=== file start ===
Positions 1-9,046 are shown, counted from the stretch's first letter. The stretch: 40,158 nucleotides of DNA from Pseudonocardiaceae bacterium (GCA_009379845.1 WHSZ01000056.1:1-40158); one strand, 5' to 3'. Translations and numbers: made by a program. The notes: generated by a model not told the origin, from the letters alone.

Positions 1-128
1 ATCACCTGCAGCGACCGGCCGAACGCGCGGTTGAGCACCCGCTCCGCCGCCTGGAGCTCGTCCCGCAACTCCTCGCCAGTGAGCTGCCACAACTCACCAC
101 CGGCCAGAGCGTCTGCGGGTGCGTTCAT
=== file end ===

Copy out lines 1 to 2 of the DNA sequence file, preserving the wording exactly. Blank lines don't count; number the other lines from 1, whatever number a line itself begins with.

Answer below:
Positions 1-9,046 are shown, counted from the stretch's first letter. The stretch: 40,158 nucleotides of DNA from Pseudonocardiaceae bacterium (GCA_009379845.1 WHSZ01000056.1:1-40158); one strand, 5' to 3'. Translations and numbers: made by a program. The notes: generated by a model not told the origin, from the letters alone.

Positions 1-128